It is true that you often cannot know the outcome of alternative courses of conduct beforehand. But you can typically assign reasonably accurate probabilities, at least a little time forward. We do this all the time when we make decisions -- between two holiday destinations, perhaps, or about whether to accept a job offer or have a child. Utilitarians ask us to do the same sort of thing but then to evaluate in terms of the happiness of all those affected (including oneself). We are to choose the course of conduct that we have good reason to believe will produce the highest probability-weighted expected happiness. The probability-weighted expected happiness produced by a particular course of conduct (C) is calculated this way: one identifies the possible outcomes of C, evaluates each outcome in terms of happiness, multiplies each outcome's happiness by that outcome's probability (subject to one's having chosen C), then sums the products.
You are right that one can do this with tolerable accuracy only if one confines attention so as to exclude most remote and indirect effects. But one can typically do this on the reasonable assumption that these remote and indirect effects will be about the same for the various candidate courses of action. To be sure, this may often be a false assumption. Still, if one makes this assumption consistently, then one will still do better in terms of happiness than one would if one were to choose randomly -- and this makes the assumption a reasonable one.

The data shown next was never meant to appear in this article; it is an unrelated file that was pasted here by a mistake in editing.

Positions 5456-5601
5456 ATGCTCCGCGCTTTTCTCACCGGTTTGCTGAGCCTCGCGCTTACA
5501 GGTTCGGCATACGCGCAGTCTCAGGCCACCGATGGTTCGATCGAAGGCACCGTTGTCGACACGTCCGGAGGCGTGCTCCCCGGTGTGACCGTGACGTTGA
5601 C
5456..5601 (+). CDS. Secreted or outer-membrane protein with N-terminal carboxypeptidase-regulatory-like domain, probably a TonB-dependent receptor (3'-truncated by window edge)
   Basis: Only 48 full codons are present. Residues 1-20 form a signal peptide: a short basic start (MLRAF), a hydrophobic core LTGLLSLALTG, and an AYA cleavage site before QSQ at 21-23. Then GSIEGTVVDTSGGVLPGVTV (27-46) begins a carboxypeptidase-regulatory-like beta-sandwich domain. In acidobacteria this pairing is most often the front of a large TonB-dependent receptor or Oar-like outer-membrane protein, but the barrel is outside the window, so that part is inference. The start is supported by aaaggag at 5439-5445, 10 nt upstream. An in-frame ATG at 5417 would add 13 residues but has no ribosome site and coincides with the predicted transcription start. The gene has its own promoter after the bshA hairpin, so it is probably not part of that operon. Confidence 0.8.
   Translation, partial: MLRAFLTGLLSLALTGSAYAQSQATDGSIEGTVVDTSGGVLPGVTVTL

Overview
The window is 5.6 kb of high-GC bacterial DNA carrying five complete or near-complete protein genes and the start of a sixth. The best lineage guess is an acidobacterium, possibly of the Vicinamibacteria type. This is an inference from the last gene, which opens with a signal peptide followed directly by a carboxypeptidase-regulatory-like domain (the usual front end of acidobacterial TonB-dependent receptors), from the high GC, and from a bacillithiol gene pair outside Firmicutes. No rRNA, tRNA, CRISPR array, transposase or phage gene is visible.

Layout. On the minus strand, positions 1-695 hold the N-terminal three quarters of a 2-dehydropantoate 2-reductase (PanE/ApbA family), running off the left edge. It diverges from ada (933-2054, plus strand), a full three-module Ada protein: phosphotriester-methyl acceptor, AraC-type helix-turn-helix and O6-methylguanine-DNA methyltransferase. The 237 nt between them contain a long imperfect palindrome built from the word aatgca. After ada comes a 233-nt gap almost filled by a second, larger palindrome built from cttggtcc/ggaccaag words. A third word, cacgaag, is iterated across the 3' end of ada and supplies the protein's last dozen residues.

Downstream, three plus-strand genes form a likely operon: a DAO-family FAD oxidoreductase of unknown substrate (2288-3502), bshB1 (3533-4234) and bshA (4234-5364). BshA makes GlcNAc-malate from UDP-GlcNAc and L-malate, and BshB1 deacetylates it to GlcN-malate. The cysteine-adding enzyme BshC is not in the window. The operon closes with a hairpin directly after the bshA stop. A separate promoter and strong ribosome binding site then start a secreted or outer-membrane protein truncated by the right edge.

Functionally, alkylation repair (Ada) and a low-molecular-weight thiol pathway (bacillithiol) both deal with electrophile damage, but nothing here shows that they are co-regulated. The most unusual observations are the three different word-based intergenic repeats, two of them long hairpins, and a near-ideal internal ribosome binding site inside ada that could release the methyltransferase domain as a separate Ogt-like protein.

Admittedly, this is not very reassuring. Most intelligent utilitarians do a little better than the rest of us at promoting happiness, but they still do vastly worse than they could do with perfect foresight into the effects various courses of conduct would have in future decades, centuries, and millennia. But is this a problem with utilitarianism? One might deny this on the ground that there is no a priori assurance that what we morally ought to do is easy or achievable. It's very difficult for those who seriously work to end world poverty to succeed -- yet it does not follow from this discovery that there is no value in ending world poverty. Utilitarians are committed to their goal for reasons that are independent of how successfully humans can be in the pursuit of this goal.
If the choice is to impose the cost either on the infectors or on the infected, the former rule seems preferable because it gives suitable incentives to potential infectors to find out whether they have a contagious disease and, if so, to avoid infecting others. This reason might be overcome in special cases where the infectors are very much poorer than those they infect.